If You're About to Panic, Read This First

Welcome to Panic 2008. I'm finding it useful to think of this as a bank run -- much of the world has its savings in stocks and bonds, and just as in a bank run, when depositors lose faith in the underlying institution, out go the deposits.

This isn't to trivialize the problems in the global credit markets -- although we see panic there too, albeit of a slightly different sort -- or in the world's economy. Those are real, and extremely serious, but they are not in and of themselves the drivers of the extremely broad-based panic selling we've seen in recent days.

As New York Times columnist Paul Krugman said, people are selling because the prices are going down. At some level, it really is that simple.

People are selling -- bailing out of hedge funds and mutual funds -- because they've lost confidence in the idea that the stock market will go back up. The funds in turn are selling their holdings to cover those redemptions. And because those holdings are, in aggregate, drawn from every corner of the market, every corner of the market is getting clobbered.

This happens in bear markets. When enough people become fearful, lose faith, and sell, it's called capitulation. Capitulation is generally followed by the bottom -- the low point, the end, the quiet moment after the anvil has landed on top of Wile E. Coyote and the dust cloud is drifting in the wind.

And by definition, the bottom is followed -- sooner or later -- by stock prices going up. The money on the sidelines reenters the stock markets looking for bargains. Prices start rising, and people start buying when prices are rising. It may take a few rounds of false starts before enough people really trust the trend, but eventually things get going.

Remember what I said about bank runs and losing faith in "the institution"? My sense here, on Friday afternoon, is that the institution people have lost faith in is "the market," rather than the individual companies whose stock they're selling.

There are exceptions, of course -- General Motors (NYSE: GM  ) , one of the hardest-hit stocks yesterday, is genuinely in grave trouble right now -- but have the fortunes of McDonald's (NYSE: MCD  ) or Walgreen (NYSE: WAG  ) really deteriorated 15% or 20% in the last week?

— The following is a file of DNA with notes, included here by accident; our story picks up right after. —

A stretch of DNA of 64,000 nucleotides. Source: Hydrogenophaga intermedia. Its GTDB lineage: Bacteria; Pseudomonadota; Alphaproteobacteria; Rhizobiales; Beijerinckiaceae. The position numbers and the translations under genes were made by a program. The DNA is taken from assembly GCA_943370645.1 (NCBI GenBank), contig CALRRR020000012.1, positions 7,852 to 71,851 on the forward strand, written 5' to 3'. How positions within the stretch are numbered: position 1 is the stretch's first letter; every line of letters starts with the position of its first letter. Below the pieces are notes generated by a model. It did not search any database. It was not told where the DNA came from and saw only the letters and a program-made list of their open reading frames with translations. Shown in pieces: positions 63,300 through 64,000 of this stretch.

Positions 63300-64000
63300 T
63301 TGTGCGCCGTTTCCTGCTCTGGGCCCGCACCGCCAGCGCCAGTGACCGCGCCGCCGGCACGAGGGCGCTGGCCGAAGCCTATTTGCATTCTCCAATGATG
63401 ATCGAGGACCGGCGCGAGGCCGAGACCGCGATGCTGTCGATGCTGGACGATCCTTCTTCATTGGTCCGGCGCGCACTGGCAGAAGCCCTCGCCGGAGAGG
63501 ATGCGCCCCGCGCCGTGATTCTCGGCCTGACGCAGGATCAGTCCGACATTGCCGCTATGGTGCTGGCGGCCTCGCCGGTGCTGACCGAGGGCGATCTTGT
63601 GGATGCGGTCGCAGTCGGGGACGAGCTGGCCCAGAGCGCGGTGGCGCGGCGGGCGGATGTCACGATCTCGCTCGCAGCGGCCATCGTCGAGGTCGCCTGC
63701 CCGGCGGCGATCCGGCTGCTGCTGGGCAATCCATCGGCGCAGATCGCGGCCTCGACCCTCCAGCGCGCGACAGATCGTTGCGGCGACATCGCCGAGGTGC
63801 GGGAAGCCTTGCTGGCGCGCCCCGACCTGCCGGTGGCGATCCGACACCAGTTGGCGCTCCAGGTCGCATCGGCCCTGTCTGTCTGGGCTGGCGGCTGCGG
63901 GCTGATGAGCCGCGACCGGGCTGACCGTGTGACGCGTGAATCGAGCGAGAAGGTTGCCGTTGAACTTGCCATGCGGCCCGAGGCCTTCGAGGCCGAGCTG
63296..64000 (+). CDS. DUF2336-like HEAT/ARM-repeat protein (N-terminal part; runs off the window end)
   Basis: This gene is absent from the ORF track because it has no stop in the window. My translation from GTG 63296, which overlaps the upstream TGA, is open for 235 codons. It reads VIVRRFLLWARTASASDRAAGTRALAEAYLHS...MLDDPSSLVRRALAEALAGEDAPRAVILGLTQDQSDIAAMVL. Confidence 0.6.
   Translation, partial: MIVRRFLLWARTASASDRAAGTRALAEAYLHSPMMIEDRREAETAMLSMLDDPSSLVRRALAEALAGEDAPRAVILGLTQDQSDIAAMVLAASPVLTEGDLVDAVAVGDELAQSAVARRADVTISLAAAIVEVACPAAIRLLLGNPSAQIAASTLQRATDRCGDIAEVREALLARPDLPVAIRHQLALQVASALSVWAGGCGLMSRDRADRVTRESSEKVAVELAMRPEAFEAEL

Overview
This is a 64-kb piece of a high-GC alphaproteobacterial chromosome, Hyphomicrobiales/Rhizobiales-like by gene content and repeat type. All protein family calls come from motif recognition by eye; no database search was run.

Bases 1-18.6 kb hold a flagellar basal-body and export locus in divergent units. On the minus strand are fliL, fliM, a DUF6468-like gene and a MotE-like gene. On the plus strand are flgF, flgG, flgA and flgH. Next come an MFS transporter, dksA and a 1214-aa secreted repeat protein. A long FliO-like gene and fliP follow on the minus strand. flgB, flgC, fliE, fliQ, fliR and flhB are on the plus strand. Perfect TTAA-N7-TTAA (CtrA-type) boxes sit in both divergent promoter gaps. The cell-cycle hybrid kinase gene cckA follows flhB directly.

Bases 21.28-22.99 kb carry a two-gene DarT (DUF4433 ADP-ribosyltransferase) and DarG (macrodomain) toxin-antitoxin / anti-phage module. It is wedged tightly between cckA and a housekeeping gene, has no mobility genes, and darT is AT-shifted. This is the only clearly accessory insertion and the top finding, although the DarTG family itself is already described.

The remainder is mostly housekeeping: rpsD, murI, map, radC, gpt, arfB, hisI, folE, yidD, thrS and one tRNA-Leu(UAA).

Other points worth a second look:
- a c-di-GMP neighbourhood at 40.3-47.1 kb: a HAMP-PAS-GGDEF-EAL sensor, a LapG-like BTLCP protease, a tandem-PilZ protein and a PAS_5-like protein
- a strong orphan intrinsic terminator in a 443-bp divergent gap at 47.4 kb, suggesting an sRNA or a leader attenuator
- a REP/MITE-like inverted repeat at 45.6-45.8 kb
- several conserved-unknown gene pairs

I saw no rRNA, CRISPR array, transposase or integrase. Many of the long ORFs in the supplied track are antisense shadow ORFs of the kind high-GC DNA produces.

I don't think so. I think those are panic discounts. And unlike with a bank run, the market isn't in real danger of going out of business.

Our challenge, today and in coming days, will be to find more companies like McDonald's and Walgreen.

Wait. How can you talk about buying stock at a time like this?
Here are some things I believe as of this moment. To be clear, I'm thinking of this as a long-term investor, someone who invests mainly for retirement, someone for whom retirement is probably 30 years away. Your mileage may vary.

  • Total global collapse is not in the cards. Yes, I read Nouriel Roubini and other experts who have made dire predictions every day. Yes, I take them seriously. But I continue to think that global governments will get this figured out and credit markets will start to ease before truly awful consequences take hold. We're in for a recession, not anarchy.
  • The market won't go to zero. See above.
  • The bottom is near. That doesn't mean that the recovery is near, only that we'll be through the worst of the selling before too long. In fact, we may be through the worst of it now.
  • It's too late to sell. You can read why here. Briefly, even though we may not be at the absolute bottom, and even though it may take years for the S&P 500 to hit new record highs, stocks are likely to be above these levels relatively early in the recovery. There's nothing much to be gained by selling at this late date, and there's a lot to be lost.
  • Five or ten years from now, prices will be a lot higher. Not all prices, of course -- some businesses will merge or fail or be substantially crippled by the recession. But I think the best firms, the long-term holds, the great old-line companies like Johnson & Johnson (NYSE: JNJ  ) and the resource giants like Alcoa (NYSE: AA  ) and the top retailers from Amazon.com (Nasdaq: AMZN  ) to Wal-Mart (NYSE: WMT  ) will almost certainly weather this storm and emerge in a very strong position.

And right now, those companies are on one heck of a sale, as are lots of others. But where are the very best values right now? The Fool's Inside Value team knows, and they're letting readers know with solid recommendations for new investments in the midst of the market's chaos, backed with up-to-the-minute commentary and discussion. You can read it all and join right in for free (how's that for recession pricing?) with a 30-day trial.

Fool contributor John Rosevear owns shares of General Motors, but not too many. He has no position in the other companies mentioned. Johnson & Johnson is a Motley Fool Income Investor selection. Wal-Mart is a Motley Fool Inside Value pick. Amazon.com is a Motley Fool Stock Advisor recommendation. Try any of our Foolish newsletters free for 30 days. The Motley Fool has a disclosure policy.